Yesterday Senator Ron Wyden asked the Senate to approve his Stopping Mass Hacking Act. The Act would temporarily block the expansion of the government’s hacking authority. Members of the Senate objected to the Senator’s motion. If passed, the amendments to Rule 41 would allow the government to hack numerous computers all over the world, with a single warrant.
CCIA President and CEO Ed Black had this to say:
We are deeply concerned that the Senate has not yet seen fit to halt the expansion the government’s hacking powers absent a wider public debate. These activities need more oversight, not less. Empowering the government to use a single warrant to hack multiple computers in unknown locations, including computers overseas, has far-reaching consequences for US citizens, for citizens around the world and for any country that supports democracy and the rule of law.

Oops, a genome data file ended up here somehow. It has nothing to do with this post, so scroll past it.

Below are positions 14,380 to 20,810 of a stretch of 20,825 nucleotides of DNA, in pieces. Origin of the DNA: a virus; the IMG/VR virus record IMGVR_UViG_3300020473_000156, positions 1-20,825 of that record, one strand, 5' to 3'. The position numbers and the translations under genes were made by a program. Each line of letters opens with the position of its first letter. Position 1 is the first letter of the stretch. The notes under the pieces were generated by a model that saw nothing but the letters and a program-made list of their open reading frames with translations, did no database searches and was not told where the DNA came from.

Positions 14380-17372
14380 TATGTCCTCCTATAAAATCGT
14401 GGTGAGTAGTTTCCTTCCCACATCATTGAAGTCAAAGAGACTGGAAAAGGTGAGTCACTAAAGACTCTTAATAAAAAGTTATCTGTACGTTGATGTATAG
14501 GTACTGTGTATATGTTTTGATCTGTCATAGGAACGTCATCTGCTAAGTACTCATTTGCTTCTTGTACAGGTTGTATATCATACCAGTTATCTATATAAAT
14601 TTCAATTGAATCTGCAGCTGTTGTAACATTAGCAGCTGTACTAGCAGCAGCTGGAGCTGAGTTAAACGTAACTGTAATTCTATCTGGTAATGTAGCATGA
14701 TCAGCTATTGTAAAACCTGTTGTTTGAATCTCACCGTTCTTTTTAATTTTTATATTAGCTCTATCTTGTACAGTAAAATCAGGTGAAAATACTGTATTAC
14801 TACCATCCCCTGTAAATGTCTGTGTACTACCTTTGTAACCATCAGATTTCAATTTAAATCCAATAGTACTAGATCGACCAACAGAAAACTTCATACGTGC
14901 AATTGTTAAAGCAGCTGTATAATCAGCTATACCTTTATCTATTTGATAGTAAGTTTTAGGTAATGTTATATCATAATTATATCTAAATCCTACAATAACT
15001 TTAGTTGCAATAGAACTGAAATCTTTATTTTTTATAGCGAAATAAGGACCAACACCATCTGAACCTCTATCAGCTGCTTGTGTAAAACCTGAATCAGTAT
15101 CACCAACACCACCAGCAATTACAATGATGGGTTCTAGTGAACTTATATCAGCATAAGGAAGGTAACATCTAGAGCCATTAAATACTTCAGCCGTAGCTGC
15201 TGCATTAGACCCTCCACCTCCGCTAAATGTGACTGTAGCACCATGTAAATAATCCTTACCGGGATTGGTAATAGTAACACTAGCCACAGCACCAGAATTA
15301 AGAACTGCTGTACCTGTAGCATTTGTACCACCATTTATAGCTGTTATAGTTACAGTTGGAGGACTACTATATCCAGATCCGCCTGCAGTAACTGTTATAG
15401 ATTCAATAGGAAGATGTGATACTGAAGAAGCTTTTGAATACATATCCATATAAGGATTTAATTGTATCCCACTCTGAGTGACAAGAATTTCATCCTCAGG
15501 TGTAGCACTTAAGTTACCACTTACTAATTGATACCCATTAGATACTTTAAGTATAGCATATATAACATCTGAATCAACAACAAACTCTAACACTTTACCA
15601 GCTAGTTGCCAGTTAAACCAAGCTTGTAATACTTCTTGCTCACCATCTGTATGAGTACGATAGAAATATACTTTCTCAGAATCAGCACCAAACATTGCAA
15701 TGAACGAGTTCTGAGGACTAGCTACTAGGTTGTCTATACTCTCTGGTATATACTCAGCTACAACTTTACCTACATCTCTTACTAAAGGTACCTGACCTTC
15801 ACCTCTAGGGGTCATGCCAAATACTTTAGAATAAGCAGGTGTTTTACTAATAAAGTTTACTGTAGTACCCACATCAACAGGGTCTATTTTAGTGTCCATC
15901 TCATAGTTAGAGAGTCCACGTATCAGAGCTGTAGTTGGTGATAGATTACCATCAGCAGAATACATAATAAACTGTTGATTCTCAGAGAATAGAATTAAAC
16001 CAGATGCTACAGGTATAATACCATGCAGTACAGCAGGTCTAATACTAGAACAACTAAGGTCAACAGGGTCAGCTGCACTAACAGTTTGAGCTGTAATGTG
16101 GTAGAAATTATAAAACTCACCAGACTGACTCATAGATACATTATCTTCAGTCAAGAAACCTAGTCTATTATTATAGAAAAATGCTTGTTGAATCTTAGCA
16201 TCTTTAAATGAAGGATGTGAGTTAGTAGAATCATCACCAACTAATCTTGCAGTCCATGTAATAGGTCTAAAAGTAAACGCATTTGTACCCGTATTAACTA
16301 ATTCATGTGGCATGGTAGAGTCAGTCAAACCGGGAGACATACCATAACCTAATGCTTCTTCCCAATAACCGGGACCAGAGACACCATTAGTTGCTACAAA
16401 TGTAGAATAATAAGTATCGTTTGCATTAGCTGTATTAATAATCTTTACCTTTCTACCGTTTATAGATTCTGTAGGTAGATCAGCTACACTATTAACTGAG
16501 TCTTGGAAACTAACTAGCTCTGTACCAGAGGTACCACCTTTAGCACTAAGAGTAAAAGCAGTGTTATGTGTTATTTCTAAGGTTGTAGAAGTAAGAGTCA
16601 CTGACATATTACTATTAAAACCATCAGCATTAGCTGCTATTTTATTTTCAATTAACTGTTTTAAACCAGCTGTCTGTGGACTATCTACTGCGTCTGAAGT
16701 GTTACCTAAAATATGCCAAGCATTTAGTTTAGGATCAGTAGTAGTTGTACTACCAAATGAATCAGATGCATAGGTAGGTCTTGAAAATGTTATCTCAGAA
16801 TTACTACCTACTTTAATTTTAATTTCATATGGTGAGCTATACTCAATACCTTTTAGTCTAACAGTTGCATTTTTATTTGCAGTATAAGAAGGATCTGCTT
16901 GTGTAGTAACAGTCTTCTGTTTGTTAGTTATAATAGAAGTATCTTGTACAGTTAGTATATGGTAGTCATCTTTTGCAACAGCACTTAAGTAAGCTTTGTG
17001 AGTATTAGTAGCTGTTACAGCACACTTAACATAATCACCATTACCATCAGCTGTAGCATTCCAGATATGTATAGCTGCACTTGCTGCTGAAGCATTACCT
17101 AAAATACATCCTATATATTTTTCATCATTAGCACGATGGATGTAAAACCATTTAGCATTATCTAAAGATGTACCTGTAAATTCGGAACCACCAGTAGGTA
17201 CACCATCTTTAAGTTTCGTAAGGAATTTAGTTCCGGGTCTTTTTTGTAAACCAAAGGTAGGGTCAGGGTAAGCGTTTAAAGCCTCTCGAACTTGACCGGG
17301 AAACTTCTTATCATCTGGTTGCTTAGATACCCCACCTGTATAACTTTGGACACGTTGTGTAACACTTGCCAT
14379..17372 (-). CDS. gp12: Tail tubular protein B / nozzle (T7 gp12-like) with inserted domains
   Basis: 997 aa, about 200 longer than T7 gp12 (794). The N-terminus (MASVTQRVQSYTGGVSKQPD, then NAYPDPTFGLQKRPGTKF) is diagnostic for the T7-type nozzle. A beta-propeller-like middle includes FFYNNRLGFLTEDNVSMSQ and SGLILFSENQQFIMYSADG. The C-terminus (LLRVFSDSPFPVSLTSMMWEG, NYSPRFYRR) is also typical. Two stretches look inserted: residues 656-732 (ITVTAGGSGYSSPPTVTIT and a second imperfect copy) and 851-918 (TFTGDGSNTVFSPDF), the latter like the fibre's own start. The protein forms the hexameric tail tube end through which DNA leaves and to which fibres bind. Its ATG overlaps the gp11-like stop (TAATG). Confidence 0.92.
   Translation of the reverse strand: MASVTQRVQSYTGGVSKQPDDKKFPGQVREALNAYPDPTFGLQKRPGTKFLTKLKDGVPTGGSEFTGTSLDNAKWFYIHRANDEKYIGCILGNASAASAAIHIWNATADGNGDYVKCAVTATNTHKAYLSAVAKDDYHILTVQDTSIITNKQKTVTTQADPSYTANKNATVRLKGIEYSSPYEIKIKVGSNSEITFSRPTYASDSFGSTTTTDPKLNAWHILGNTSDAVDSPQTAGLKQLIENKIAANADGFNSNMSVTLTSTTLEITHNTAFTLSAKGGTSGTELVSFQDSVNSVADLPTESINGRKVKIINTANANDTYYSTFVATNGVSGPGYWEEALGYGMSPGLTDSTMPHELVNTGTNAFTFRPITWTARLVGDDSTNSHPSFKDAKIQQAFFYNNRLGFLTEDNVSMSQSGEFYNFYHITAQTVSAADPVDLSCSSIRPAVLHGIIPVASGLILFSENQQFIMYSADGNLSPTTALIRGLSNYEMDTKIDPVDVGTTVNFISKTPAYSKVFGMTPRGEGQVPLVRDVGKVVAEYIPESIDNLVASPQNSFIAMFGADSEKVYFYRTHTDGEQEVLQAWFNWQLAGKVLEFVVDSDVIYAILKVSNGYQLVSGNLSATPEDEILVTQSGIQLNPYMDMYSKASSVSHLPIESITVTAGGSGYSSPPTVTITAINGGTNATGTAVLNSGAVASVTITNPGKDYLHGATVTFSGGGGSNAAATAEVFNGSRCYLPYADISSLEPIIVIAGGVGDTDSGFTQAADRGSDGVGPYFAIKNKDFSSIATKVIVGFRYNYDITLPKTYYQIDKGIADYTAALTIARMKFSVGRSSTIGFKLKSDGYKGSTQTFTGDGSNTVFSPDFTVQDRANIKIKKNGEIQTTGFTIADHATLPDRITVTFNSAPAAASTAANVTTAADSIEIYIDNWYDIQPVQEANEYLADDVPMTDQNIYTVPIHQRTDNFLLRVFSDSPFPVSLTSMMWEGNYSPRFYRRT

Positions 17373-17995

Black also expressed the Computer & Communications Industry Association’s disappointment that the Senate did not take Wyden’s offer to block the expansion:
We are disappointed that Congress has failed to use this opportunity Senator Wyden offered to block this dangerous expansion and allow for more robust examination of its consequences. The world’s greatest deliberative body must not waive its ability to deliberate this issue which poses a threat to our constitutionally protected rights and freedoms. We urge Congress to schedule a hearing on Senator Wyden’s legislation this month.
Black finished showing his disappointment by stating:
Granting government such significant new authorities merit careful consideration by Congress. These powers will raise international tensions, concerns over fundamental rights, and questions of technological feasibility that ought to be addressed transparently before being granted. Sadly, the rule changes are now scheduled to simply take effect by default just weeks after the Presidential election.